A SECOND GALLERY
OF HALF FRAME IMAGES
Thomas Holloway amassed a fortune with his sales of pills and ointment which he used to found a Sanitorium at Virginia Water and an institute of higher education for women the Royal Hollway College at Englefield Green. He was a passionate believer in the economic power of advertising, starting in the 1830's with a saturation coverage using classified ads, growiing in ambition until in the early 1880's he was spending more than £50,000 a year on advertising, making Holloway one of the richest men in England.
For a summer in 1970 Oriole and I taught a group of delightful and gifted American students at the College on a course organised by Scholastic International. The group included the young Donald Margulies later to make his name as a playwright; Fred Kaplan later my favourite read on American defence matters (both Pulitzer prize winners). Tommy and Matilda James came with their class from Little Rock Arkansas, where they had staged Romeo and Juliet as a race drama. One student who had recently won the Miss Pink Tomato Competition back at home proved to have insightful interpretations of the lighting structure of J.L.David's Death of Marat that left the lecture audience floored.
One evening while showing one student, Paige Amidon, the protocols for ordering a take-away Chinese meal in Windsor, Oriole and I narrowly missed being involved in a gangland brawl with knives in the courtyard outside. As we drove away with the steaming bag of food, the Police had the restaurant surrounded.
What compounded these experiences was the dreamlike context of the College itself, a facsimile of Chambord in red brick, designed by the architect of Rochdale Town Hall, W.H.Crossland. The corridors with intermittent seating bays stretched as far as the eye could see, the facades glowed in the sun, and sculptural monsters and thugs glared down at any male presence that dared to disturb this all female institution. In researching the building I found a reference in the periodical press of the 1880's to the kitchens being supplied from the Lodge Gate by a small dedicated railway engine with wagons driven by a team of women Engine Drivers. Checking my notes the original source of this surprising development cannot be found, but I record it nevertheless as an amusing conceit.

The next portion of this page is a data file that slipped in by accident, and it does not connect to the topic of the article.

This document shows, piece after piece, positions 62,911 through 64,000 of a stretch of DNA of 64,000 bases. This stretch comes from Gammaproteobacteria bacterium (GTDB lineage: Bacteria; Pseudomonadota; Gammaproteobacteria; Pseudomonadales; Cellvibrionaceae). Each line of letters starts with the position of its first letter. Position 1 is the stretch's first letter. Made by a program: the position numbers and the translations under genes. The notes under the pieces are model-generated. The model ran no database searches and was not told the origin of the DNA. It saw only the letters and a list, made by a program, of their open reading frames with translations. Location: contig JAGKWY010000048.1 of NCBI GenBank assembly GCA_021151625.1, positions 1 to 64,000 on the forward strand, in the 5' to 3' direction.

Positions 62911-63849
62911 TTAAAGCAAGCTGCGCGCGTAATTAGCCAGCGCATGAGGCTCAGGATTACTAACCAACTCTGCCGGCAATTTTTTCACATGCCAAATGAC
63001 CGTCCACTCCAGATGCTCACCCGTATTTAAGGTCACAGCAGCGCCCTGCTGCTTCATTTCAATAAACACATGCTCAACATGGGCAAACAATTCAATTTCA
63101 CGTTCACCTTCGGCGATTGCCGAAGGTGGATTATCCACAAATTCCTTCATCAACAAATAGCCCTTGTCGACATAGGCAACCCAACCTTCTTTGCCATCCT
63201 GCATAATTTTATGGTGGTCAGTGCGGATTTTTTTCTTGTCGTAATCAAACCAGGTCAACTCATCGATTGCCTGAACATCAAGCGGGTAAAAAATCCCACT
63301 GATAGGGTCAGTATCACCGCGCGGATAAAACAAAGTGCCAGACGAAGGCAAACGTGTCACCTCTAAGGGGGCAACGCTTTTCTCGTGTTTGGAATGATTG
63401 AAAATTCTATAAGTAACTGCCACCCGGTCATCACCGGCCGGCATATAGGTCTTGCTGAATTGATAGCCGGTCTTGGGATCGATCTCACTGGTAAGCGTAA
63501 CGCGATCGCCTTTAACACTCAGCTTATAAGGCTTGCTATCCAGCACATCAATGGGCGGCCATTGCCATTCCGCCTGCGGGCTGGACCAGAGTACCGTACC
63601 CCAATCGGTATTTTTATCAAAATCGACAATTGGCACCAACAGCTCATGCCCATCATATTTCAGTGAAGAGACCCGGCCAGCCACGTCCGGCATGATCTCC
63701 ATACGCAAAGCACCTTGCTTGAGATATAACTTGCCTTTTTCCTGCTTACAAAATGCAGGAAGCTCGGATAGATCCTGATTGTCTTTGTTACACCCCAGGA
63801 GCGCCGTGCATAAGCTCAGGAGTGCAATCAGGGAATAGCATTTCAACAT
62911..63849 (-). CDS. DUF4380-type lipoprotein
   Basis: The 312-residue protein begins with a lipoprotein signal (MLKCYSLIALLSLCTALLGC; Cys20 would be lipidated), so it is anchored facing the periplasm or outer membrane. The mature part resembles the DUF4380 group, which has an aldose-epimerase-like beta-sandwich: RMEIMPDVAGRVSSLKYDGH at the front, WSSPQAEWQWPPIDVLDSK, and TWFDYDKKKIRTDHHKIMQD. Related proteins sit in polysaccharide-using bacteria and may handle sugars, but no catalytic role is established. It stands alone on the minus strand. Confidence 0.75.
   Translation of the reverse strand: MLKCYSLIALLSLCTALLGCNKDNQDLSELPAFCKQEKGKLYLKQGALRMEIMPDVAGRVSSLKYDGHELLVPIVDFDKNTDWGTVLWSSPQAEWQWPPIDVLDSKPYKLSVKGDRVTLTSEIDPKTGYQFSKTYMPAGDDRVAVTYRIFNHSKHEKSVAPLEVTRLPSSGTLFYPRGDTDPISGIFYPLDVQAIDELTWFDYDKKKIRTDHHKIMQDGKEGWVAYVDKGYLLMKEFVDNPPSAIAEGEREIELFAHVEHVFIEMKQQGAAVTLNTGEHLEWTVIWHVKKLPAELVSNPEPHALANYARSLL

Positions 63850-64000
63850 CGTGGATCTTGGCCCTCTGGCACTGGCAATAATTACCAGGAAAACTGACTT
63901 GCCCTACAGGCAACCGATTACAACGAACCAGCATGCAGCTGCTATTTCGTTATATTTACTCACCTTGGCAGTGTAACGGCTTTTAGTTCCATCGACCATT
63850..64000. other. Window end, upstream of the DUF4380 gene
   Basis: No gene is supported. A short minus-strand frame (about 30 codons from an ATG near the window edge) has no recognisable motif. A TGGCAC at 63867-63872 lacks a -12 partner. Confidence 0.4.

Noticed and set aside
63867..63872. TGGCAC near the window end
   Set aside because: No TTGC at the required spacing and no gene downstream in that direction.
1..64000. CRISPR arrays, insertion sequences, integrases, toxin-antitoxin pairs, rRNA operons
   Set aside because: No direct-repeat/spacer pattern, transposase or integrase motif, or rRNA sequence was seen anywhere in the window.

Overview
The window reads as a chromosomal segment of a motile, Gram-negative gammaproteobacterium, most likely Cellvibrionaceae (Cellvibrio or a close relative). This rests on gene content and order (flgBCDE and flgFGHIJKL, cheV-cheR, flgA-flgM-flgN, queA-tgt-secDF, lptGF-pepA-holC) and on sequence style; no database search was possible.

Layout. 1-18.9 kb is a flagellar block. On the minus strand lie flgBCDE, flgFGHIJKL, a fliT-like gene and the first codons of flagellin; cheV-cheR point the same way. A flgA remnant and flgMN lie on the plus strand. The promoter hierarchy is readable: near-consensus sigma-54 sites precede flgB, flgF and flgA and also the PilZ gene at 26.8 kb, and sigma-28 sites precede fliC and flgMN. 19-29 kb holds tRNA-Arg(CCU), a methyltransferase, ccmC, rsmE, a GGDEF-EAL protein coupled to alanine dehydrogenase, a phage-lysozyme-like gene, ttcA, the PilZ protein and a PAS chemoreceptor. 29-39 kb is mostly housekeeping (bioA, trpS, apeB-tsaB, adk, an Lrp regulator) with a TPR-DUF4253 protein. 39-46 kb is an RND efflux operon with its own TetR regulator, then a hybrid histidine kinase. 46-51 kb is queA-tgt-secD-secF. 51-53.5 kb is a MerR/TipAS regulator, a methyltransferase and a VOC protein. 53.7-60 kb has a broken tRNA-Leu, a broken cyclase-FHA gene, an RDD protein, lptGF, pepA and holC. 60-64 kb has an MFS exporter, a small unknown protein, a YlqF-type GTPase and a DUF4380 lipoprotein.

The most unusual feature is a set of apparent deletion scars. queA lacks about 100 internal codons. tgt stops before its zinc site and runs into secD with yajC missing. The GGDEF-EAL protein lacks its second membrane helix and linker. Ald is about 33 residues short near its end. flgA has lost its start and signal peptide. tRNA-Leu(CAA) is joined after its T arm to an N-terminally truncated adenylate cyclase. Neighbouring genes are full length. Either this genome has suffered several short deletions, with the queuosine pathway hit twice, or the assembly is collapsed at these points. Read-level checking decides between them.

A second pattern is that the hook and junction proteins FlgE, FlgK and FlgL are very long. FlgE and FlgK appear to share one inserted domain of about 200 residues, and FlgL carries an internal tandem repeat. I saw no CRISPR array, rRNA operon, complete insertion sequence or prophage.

What impressed me was the economic power of the man who decided to have an art gallery for the academic launch of the College , so appointed a Curator and within a space of weeks, acquired one, providing us with an accurate cross-section of what was available on the London Art Market at one particular time. The presence of Edwin Long's Babylonian Marriage Market caused much merriment.
In the courtyard outside in a tender pose was a sculptural piece of Holloway himself minstering to his seated wife - a sort of cake like structure. Looking through the press from the 1840's, and in particular PUNCH, it is clear how much Hollway was held up to ridicule for his extravagant claims for his nostrums and the spread of his advertising over the streets of Britain. The foundation of the College and the Sanatorium were clearly his claim to fame and dignity that the source of his wealth could never have achieved.
My photographs of the RHC are gloriously gritty, having spent 38 years as half frame slides in a sealed box. A great discovery was the appearence throughout of evanescent blue spots on the surface. The drawing of the Sandwich Board Man is by W.M.Thackeray.
The class, having compoleted the London section of their studies moved on to Pris and the Lycee Michellet about which I remember little, beyond noticing that there were Swastikas on the water taps, a remnant of the days of Occupation.
Dedicated to those amazing kids who sat through my lectures and subsequently feutured regularly in my memories.